Endogenous nucleic acids and their receptors may be involved in the initiation of systemic autoimmune diseases including rheumatoid arthritis (RA). As the role of the DNA sensing Toll-like receptor (TLR) 9 in RA is unclear, we aimed to investigate its involvement in the pathogenesis of autoimmune arthritis using three different experimental models of RA. The data obtained revealed involvement of TLR9 in the T cell-dependent phase of inflammatory arthritis. In rats with pristane-induced arthritis (PIA), TLR9 inhibition before disease onset reduced arthritis significantly and almost completely abolished bone erosion. Accordingly, serum levels of IL-6, α-1-acid-glycoprotein and rheumatoid factor were reduced. Moreover, in TLR9-/- mice, streptococcal cell wall (SCW)-induced arthritis was reduced in the T cell-dependent phase, whereas T cell-independent serum-transfer arthritis was not affected. Remarkably, while TLR7 expression did not change during in vitro osteoclastogenesis, TLR9 expression was higher in precursor cells than in mature osteoclasts and partial inhibition of osteoclastogenesis was achieved only by the TLR9 antagonist. These results demonstrate a pivotal role for TLR9 in the T cell-dependent phases of inflammatory arthritis and additionally suggest some role during osteoclastogenesis. Hence, endogenous DNA seems to be crucially involved in the pathophysiology of inflammatory autoimmune arthritis.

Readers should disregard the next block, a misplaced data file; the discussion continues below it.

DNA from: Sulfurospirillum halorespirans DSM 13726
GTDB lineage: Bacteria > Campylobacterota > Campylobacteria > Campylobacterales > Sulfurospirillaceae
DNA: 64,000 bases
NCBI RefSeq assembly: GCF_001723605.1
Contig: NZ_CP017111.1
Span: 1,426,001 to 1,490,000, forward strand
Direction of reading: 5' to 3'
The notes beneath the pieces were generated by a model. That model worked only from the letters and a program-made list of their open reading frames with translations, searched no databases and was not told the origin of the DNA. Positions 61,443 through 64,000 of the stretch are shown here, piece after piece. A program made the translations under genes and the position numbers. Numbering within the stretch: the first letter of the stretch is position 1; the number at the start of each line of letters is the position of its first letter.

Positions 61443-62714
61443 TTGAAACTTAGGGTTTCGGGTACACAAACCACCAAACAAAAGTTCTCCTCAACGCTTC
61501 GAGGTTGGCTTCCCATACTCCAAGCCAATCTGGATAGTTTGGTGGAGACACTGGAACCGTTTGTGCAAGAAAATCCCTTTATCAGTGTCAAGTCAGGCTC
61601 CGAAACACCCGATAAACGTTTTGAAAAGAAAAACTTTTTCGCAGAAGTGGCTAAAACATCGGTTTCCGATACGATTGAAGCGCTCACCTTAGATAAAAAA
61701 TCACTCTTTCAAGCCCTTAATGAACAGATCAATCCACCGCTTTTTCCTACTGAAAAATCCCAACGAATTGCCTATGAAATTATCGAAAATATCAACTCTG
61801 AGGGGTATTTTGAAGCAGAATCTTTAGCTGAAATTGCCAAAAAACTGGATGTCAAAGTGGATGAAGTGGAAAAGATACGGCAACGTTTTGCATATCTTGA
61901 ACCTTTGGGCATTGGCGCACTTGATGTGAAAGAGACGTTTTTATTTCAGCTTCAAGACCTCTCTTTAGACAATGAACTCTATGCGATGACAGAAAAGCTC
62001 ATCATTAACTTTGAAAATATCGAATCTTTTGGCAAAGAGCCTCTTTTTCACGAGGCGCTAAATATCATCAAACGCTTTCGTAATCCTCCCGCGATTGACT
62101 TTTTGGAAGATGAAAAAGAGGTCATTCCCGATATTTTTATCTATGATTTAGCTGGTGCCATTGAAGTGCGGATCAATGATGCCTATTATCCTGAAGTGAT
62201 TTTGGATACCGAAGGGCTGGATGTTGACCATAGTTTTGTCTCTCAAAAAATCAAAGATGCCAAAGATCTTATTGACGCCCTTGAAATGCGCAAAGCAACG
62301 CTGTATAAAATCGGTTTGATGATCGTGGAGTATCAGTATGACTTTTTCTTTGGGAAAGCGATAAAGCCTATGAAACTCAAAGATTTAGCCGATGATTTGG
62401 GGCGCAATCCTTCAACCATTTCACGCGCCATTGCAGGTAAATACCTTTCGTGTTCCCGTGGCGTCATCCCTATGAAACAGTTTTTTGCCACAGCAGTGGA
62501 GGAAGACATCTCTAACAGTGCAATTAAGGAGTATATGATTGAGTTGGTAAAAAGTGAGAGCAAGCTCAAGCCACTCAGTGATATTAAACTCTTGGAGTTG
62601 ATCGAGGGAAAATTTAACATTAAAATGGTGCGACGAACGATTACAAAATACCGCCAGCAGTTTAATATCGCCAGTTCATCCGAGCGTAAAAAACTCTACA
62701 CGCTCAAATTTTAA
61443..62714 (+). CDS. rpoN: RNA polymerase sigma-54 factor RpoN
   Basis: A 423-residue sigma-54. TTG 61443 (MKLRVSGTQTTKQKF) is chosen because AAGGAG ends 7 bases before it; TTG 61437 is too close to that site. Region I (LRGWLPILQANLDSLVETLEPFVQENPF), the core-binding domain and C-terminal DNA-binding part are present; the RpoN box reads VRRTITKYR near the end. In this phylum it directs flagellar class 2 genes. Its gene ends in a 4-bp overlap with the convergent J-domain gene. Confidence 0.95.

Keywords: arthritis; bone erosion; inflammation; osteoclastogenesis; toll-like receptor.
© 2018 The Authors. Journal of Cellular and Molecular Medicine published by John Wiley & Sons Ltd and Foundation for Cellular and Molecular Medicine.